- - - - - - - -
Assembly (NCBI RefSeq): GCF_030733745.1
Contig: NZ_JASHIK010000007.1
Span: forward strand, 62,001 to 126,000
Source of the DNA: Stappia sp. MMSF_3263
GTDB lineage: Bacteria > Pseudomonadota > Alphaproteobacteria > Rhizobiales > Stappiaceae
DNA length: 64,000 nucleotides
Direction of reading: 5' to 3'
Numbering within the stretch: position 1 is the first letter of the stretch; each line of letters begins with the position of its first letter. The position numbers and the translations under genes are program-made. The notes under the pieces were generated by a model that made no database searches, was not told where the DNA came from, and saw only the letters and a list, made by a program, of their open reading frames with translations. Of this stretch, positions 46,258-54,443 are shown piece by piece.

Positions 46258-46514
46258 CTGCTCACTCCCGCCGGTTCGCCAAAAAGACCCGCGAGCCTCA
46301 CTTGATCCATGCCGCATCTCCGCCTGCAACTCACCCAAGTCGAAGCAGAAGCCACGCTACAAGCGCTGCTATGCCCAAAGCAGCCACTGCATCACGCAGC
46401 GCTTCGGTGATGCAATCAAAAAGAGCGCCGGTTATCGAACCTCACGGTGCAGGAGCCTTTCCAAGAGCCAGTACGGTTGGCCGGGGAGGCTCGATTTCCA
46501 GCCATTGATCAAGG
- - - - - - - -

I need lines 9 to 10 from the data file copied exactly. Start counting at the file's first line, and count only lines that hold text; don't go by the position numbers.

Positions 46258-46514
46258 CTGCTCACTCCCGCCGGTTCGCCAAAAAGACCCGCGAGCCTCA